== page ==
Janine Zeitlin, Melanie Payne and Laura Ruane firstname.lastname@example.org, email@example.com, firstname.lastname@example.org
Each Southwest Florida bike death is a different, heartbreaking story...this is Todd Snyder's story.
Todd Snyder, 45
Crash date: Nov. 7, 2014
Todd Snyder had been a cowboy in California. Ranching was a fitting job for a man who preferred to be outdoors. He was a mechanic by trade. When work dried up, he returned to live with his mother, Barbara Snyder, in Lehigh Acres. On a Friday, Snyder rode his sister's old bike to a high school football game. Lehigh was playing Riverdale, his Alma mater.
|Todd Snyder loved to fish and be
outdoors. He was killed in a hit-and-run while riding his bicycle at night last
(Photo: photo provided by family of Todd Snyder)
Early the next morning, Barbara's phone rang. She worried. The phone doesn't ring at 3:30 a.m. with good news. She was an emergency contact, the person on the line said, but didn't say for whom.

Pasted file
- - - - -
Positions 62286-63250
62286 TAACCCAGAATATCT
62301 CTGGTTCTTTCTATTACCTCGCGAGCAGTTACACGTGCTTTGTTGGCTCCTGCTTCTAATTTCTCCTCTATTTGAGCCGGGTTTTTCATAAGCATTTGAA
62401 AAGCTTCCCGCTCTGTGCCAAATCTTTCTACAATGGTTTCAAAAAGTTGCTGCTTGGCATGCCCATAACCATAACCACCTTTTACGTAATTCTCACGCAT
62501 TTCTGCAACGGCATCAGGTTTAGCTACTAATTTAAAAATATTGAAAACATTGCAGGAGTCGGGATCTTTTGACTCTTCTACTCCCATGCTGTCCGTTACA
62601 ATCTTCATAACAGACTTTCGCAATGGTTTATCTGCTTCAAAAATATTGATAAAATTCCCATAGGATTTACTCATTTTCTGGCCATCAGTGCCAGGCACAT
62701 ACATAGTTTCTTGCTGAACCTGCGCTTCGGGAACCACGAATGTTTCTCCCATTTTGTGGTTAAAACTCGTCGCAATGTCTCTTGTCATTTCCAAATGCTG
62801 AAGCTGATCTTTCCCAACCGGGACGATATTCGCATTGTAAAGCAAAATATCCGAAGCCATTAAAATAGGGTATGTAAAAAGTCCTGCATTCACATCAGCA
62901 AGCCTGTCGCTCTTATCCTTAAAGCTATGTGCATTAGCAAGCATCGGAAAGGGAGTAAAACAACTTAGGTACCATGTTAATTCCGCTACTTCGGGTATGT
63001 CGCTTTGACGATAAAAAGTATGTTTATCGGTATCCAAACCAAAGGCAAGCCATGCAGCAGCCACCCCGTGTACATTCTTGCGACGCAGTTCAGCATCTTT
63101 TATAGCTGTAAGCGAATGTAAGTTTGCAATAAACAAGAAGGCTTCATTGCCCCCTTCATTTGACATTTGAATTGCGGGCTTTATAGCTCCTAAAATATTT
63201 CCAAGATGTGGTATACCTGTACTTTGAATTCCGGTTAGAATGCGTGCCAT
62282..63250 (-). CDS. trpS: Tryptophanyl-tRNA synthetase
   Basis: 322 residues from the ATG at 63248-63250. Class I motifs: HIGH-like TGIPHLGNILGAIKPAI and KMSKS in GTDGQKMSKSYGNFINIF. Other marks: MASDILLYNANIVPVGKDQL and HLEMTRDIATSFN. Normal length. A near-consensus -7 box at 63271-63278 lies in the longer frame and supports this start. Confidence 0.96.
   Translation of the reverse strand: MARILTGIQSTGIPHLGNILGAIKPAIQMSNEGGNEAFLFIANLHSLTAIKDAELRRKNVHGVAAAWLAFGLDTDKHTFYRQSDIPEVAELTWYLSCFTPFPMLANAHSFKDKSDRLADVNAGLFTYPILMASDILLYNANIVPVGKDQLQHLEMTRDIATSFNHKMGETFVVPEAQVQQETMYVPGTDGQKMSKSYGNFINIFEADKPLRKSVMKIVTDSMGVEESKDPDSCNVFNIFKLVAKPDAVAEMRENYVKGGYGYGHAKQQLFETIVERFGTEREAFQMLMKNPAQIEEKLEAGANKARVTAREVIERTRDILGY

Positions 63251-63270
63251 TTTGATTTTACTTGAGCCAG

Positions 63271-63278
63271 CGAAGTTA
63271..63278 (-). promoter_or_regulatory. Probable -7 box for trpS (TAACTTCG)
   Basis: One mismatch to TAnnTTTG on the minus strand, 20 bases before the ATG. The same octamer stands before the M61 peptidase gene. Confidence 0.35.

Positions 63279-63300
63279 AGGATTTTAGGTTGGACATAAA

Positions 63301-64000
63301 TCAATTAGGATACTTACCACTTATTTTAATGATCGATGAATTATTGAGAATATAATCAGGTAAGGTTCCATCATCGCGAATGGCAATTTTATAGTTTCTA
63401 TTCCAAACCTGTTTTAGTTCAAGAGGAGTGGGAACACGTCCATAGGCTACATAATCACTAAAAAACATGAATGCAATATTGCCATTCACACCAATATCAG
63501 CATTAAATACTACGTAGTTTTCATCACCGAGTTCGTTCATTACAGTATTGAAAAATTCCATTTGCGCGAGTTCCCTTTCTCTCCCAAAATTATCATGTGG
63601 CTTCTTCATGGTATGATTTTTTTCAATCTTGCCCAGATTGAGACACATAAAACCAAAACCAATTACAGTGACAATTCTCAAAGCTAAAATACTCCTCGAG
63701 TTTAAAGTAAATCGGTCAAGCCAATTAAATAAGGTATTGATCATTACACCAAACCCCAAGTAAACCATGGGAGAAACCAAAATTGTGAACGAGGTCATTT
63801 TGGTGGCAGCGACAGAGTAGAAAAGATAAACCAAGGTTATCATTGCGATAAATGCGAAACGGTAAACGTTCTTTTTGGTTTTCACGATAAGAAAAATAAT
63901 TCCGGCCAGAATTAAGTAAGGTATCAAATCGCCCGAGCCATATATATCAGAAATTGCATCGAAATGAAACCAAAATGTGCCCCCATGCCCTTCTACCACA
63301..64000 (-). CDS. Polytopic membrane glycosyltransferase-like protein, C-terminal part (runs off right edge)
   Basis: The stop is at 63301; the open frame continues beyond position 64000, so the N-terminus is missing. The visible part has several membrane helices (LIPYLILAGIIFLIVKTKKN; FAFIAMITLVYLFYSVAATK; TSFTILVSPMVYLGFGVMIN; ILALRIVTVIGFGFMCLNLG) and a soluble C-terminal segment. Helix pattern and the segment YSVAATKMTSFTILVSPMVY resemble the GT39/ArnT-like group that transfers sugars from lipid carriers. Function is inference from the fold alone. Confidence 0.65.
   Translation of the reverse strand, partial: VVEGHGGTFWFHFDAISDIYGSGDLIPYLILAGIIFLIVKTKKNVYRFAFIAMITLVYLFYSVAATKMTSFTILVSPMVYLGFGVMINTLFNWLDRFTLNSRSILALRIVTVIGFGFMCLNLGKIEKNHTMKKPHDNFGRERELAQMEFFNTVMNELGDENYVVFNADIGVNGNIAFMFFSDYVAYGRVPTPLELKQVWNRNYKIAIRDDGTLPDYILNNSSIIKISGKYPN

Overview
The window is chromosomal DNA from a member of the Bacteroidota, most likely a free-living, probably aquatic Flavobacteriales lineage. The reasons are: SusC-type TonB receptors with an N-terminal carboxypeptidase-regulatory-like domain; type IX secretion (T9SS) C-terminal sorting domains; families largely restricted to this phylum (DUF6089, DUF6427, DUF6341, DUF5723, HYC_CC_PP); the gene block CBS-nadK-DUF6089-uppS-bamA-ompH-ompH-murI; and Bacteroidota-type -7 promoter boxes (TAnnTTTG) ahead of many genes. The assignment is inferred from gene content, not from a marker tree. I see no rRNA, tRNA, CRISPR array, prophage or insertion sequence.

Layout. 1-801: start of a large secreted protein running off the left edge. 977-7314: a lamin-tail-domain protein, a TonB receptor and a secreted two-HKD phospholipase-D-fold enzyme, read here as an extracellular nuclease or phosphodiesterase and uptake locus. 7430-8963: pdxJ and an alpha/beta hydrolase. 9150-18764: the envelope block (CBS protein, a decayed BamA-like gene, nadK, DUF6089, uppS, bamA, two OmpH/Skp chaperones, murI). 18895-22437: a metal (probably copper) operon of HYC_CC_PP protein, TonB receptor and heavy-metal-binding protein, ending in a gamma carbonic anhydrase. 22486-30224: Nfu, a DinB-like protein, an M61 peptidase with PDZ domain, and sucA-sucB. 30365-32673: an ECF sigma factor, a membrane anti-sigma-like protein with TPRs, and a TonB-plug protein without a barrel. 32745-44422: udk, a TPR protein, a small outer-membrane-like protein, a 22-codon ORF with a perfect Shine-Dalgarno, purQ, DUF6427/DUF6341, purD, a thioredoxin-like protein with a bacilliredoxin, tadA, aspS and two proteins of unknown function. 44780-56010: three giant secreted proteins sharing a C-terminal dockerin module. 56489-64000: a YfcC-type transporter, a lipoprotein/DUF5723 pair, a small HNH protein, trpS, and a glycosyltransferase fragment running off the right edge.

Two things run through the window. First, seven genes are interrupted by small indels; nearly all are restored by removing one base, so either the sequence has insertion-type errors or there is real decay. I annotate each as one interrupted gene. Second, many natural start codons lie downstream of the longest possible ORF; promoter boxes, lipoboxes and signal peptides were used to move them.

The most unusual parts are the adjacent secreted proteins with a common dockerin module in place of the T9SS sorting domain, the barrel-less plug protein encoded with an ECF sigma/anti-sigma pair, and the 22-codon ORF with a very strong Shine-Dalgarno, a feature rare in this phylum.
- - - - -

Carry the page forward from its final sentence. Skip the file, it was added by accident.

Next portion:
Ten minutes later, her body trembling and dressed in a robe, she opened the door to a stranger.
"Do you know Charles Todd Snyder?"
"Yes," she said. "He's my son."
"We're sorry to inform you he's been killed in a traffic accident."
Snyder was hit Nov. 7 around 11:10 p.m. along Sunshine Boulevard in Lehigh Acres. He didn't have lights on his bike, but his mother doesn't know if that would have made a difference because of the speed people drive there. She'd like more drivers to watch for bikes, and more bicyclists to use lights, which are legally required at night.
A week after his death, his family, including his 17- and 20-year-old sons, placed a white memorial ghost bike where he was killed. He also had a sister and three brothers.
Florida Highway Patrol is still searching for the driver. The vehicle was described as a red, mid-to-late 1990s General Motors car, maybe a Camaro, with white stripes. Troopers think the car may have specialty rims, tinted windows and frequents Lehigh Acres.